“Host Whisperer” David Candow passes, leaves good ideas for VO talent
Sep 26 2014
Although VO talent should usually not try to sound like disc jockeys, announcers or famous newscasters, there are some things to be learned from on-air talent, especially those who were coached by consultant David Candow.
Candow passed away on Sept 18, at age 74. He was known as “The Host Whisperer.”
In 2008, the Washington Post called Candow (pronounced “Can-doe”), “one of the most sought-after vocal training specialists in the English-speaking world.”
Candow was formerly a CBC producer ranging from drama to current affairs. Then, for the past couple decades, he taught CBC and NPR radio hosts and others how to avoid being stereotypes or clichés – how to communicate more personally, naturally, quickly and clearly. How to be more effective.
And because News involves writing, he also taught how to write more effectively. (We originally wrote, “he espoused principles for effective writing, too.” Candow would probably have preferred the revision.)
Many of Candow’s insights apply also to voice acting. We’ve corralled a few of his thoughts from online, appending our own reflections with regard to voice over. (Apologies if a quotation is not verbatim. Some may have been paraphrased by the source.)
“Just be yourself. You don’t have to sound like everyone else or anyone else.” Especially this. Only you sound like you. Only you have your unique combination of voice, personality and all the other factors you bring to a microphone. That is your key “product difference.”
“Don’t announce. Talk. Don’t act.” We’ve often advised to avoid “announcing” a script. But we would hardly disparage “acting” in “voice acting.” However, that’s probably not what Candow meant by this. Bear in mind that most of his students were journalists and others not trained as actors. The point is to avoid artifice. Even among thespians, this is sensible advice. As Spencer Tracy said, “Don’t let them catch you acting.”
“Talk to someone you know.” In the same vein, Candow advised, “Don’t pretend you’re talking to someone — you are.” That’s VO 101. To elaborate, this means don’t say, “I’m talking to a young child.” Instead, say, “I’m talking to my niece Jennifer.” And if you’re voicing animation, don’t pretend to be a bunny. BE a bunny.
“One thought per sentence.” Granted, this is advice for writing, not reading. Candow taught to write for the ear, not for the eye. Listeners don’t have the luxury of going back to parse a sentence they didn’t quite understand. Simple sentences make it easier for a listener to grasp each thought before moving to the next. But voice artists generally aren’t free to change the script, so how does this apply to VO? Simple: Remember that the listener can’t see your script. This has at least four implications:
1. Enunciate. Make good diction a habit, so that when it’s really important, you can enunciate well, without overdoing it, and you will still sound natural.
2. Beware of homonyms (sound-alike words). In context, not all homonyms are confusing, but if the meaning would be unclear to a listener, that is something to mention to the Director or client, in a way that doesn’t offend the writer.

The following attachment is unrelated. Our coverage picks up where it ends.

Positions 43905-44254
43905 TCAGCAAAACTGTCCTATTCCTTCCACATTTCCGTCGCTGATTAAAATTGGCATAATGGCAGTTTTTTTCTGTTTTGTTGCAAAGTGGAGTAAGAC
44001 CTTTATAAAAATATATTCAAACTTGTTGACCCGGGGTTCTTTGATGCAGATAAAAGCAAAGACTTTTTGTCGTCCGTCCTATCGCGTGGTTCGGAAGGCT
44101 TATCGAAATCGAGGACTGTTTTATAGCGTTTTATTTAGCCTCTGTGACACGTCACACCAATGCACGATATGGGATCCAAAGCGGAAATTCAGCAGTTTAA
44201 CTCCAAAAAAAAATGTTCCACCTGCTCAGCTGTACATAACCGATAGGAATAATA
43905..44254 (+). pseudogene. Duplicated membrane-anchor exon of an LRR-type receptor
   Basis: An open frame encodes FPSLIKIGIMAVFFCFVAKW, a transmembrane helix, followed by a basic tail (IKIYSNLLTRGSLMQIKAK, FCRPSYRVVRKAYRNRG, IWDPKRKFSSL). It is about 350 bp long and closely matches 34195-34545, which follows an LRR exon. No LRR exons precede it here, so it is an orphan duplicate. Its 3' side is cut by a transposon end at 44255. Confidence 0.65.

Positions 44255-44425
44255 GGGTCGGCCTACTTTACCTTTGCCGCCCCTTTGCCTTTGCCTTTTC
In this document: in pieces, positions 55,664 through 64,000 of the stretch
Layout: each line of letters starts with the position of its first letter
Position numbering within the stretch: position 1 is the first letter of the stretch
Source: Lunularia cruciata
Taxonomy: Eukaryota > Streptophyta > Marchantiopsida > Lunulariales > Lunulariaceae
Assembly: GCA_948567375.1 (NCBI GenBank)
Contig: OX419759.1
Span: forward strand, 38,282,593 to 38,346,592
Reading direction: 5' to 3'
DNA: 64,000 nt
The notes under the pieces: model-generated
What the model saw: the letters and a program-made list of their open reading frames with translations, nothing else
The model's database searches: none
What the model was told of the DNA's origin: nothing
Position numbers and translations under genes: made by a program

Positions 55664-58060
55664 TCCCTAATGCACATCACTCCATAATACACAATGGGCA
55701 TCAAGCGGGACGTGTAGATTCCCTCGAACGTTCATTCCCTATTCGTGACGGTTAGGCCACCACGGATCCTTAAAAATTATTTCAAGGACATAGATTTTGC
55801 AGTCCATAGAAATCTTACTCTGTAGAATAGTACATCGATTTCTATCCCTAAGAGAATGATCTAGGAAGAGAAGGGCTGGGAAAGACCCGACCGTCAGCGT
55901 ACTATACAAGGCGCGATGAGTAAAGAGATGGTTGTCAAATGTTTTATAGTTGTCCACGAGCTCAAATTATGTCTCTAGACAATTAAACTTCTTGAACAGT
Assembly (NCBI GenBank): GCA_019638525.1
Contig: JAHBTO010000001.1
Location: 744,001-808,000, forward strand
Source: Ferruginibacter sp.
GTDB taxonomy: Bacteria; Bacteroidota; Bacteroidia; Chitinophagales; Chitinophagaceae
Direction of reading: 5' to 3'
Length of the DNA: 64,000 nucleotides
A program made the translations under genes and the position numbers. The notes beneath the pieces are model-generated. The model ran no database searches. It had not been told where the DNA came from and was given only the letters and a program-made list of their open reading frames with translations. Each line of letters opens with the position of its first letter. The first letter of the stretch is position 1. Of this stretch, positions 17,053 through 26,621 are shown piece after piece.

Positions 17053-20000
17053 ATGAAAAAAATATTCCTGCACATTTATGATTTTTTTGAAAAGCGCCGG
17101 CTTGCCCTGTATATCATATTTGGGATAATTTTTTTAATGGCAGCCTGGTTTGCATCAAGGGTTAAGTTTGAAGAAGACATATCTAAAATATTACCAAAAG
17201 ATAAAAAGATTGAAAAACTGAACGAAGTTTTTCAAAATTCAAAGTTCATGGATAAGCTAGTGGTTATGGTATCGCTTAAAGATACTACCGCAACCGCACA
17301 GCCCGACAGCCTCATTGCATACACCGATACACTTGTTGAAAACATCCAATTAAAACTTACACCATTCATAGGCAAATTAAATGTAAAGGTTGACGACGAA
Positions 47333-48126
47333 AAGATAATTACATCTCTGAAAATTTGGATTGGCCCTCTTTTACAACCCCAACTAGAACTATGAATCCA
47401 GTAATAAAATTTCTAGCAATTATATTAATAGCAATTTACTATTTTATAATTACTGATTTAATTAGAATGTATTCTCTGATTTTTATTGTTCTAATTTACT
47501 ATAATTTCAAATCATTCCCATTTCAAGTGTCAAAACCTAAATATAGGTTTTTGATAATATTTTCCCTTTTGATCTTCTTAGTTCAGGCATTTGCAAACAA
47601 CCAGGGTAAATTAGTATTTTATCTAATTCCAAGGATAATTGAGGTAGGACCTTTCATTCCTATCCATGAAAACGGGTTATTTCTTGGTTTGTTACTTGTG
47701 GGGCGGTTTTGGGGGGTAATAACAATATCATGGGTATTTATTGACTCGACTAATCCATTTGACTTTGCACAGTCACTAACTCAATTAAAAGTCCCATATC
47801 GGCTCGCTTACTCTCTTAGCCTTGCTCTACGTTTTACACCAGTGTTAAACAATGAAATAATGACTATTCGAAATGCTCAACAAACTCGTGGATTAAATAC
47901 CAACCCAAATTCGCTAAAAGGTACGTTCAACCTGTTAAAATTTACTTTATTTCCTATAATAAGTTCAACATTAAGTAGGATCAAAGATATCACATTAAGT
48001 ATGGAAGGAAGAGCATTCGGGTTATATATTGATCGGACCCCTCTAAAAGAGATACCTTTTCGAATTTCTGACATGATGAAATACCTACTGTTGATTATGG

3. By your choice of phrasing, inflection, etc., you can often make a complex sentence easier to follow. Of course, first you have to understand the sentence yourself. If after thought you don’t completely get it, ask.
4. The idea of “one thought per sentence” is analogous to the principle of “a different emotion for each thought.” We’ve mentioned this concept in previous articles [ http://www.edgestudio.com/blogs/voice-ACTING ] and in our Weekly Script Recording Contest. [ http://www.edgestudio.com/script-contests ] Here we’ll simply note that change of emotion is another tool you can use to convey meaning.
“You can have 20 years of experience and it could be just 20 years of one year’s experience.” The same is true in voice over. Continually learn and grow. VO markets, styles and subject matter are constantly evolving. Keep up with trends in our industry and your customers’ industries. Improve and expand your capabilities. And be aware of what’s new in the world. It will make you a stronger, more saleable talent.
“Nothing is more compelling to the human ear than the sound of another human voice.” We’ll simply paraphrase this by noting that a “real” human voice is the most believable and compelling of all.
“Love the craft.” We’re not sure he used exactly this phrase, but from people’s statements, clearly Candow loved his craft and wanted his students to love theirs. The enthusiasm comes across in a journalist’s work. Many people have also remarked on Candow’s infectious sense of humor. All of this also applies to the craft of acting.
So, actually, there are some things VO talent can learn from radio talent — if it’s the right sort of talent, with the right sort of training. You may already have been influenced by people who had the benefit of David Candow’s coaching. Learn from them.
Just don’t imitate them.
Online there are many thoughtful remembrances of Candow and further examples of his teachings.
“Writing for Radio,” by David Candow
Profile by The Washington Post (2008):
Remembrance by NPR’s Scott Simon:
Remembrance by CBC Radio:
A Tumblr page of tributes: